Tuesday, May 21, 2013

Teaching Yoga

"Yoga is for those who have discipline, tenacity and devotion .  .  . the teacher can lead the student only as far as she has gone herself." (p.10)  I like how practicing and teaching yoga is a direct experience.  I appreciate how my practice, even though I am physically not as accomplished as many teachers, is "enough" to share with others.  My spirit is strong and "experienced."  I am accomplished at praise and focusing on "light."  I can lead others to "be still and know."  I can share "peace."

I am excited about sharing yamas and niyamas through story with young people:
ahimsa (nonharming)--"Teddy Bear Friends"
satya and asteya (truthfulness and nonstealing)--Being FrankRuthie and the Not-So-Teeny-Tiny Lie
aparigraha (greedlessness)--King Midas
I am happy to accept the challenge of and model incorporation of these relationships to the world and self in my life.

"All people can and will make mistakes .  .  .  If the teacher presents a glittering rendition of himself that does not accurately reflect his faults and foibles .  .  . the student may experience alienation from her own shortcomings."  (p.14) By not wearing a mask, I naturally put people at ease.  I think I do not intimidate when "keeping it real."

I found the exploration of boundaries interesting.  Frankly, I was surprised by some ideas presented because I couldn't fathom it not being a boundary .  .  . highlighting my naivete and lack of experience. I liked turning around some questions "That is an excellent question, and I believe you are in the process of answering it yourself.  Please let me know what you discover." (p. 39)  Already, I am a teacher who believes in "empowerment" -- I believe in the handing the spoon to the student instead of the spoon-fed, more co-dependent approach.

"I notice that teachers who act unethically often do so not because they are bad people but because they simply are not aware of the issues at stake." (p. 52)  I think this is why we continue the learning process and maintain connections--to avoid "unawareness."  I plan to keep on reading, studying, asking questions of experienced yogis to facilitate growth and minimize "poor" choices.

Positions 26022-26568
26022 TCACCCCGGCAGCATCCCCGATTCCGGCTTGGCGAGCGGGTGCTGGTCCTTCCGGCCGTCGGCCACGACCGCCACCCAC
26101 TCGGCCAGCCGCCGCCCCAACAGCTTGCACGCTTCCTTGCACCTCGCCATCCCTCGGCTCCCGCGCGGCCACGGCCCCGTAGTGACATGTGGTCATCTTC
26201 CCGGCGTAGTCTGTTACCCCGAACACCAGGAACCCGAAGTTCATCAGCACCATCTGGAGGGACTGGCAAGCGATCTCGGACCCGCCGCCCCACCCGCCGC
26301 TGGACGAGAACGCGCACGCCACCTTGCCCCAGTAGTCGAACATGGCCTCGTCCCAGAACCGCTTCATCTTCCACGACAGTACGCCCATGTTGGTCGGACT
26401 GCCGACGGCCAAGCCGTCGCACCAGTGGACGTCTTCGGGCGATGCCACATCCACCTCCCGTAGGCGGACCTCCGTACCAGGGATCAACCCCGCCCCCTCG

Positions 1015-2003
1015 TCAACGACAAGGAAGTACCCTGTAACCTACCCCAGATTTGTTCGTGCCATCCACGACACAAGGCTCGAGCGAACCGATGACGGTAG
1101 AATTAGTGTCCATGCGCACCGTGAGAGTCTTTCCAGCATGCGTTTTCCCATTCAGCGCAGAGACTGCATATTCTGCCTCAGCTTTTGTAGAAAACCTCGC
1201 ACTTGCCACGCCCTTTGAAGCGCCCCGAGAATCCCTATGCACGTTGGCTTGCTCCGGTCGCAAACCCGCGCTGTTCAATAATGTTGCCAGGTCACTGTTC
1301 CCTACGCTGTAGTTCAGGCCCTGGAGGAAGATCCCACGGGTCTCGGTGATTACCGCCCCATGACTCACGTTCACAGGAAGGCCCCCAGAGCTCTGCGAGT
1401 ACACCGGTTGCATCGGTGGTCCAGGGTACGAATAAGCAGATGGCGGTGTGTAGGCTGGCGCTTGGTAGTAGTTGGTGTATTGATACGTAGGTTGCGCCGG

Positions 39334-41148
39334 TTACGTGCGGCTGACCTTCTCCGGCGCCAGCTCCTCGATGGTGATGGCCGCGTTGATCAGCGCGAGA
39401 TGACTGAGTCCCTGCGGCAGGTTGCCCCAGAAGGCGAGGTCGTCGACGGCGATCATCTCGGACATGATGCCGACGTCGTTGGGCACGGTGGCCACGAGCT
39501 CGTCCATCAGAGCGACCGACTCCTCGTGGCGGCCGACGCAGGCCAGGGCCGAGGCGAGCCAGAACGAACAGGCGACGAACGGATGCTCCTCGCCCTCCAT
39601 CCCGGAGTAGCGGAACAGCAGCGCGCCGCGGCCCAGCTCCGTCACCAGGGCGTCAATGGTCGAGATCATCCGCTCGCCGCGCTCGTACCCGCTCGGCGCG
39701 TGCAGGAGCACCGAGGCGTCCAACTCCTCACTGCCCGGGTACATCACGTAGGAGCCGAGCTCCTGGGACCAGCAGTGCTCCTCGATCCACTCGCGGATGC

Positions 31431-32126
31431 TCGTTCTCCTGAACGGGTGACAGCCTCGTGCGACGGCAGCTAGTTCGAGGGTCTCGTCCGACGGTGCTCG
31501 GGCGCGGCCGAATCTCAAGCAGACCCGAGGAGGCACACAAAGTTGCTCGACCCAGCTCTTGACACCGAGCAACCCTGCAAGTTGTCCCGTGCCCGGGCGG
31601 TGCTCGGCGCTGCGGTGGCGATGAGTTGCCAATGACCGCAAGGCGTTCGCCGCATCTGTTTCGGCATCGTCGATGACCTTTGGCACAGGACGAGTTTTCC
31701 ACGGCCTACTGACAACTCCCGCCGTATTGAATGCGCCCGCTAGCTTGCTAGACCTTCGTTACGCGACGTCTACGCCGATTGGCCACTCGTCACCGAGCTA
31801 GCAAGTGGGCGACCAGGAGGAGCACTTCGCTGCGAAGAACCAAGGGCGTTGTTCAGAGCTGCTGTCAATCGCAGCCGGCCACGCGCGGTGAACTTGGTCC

" .   .  .  when you work with a teacher who has very high standards, you tend to reach for a higher goal yourself." (p. 56)  Iron sharpens iron.  How ironic when a teacher is successful there is the danger to "rest one's laurels." (p.64)  Again, the need to continue to grow, advance, push for the next goal is necessary for maintenance of "success."

"Our culture makes it shameful and not okay to not know .  .  . her honesty gave her integrity and credibility." (pp. 73-74)  I am thankful for this particular pearl.  I do not know SO MUCH and it's okay, more than okay.  It is encouraging to others to be "real."  It also provides an opportunity for me to learn and find out how to answer the question by asking a question!

Amplification (p.79)
I have always enjoyed using mics in the classroom.  I think I would appreciate having a headset when teaching.  I can appreciate how others can more clearly hear your voice.  In general, having your own equipment is very helpful when you take your show on the road.

"I discourage drop-in attendance because even someone observing a class can cause members of a group to feel uncomfortable" (p.82).  I am wondering if this is what Mallory has been running into while trying to observe classes in New York?  I also thought this interesting because a local studio recently divided because one owner wanted more drop-in attendance opportunities and the other partner preferred more commitment-oriented classes.  The "drop-in" oriented studio is less financially stable .  .  . "Money is the exchange of energy." (p.110)

"When a teacher or center fails to make its terms clear, students are given no guidance and so form their own ideas about what is permissible" (p.83).  WOW.  This explains the power of having a game plan.

Yoga Research and Education Center (YREC) Ethical Guidelines seem like a great place to get started when setting expectations and developing the game plan.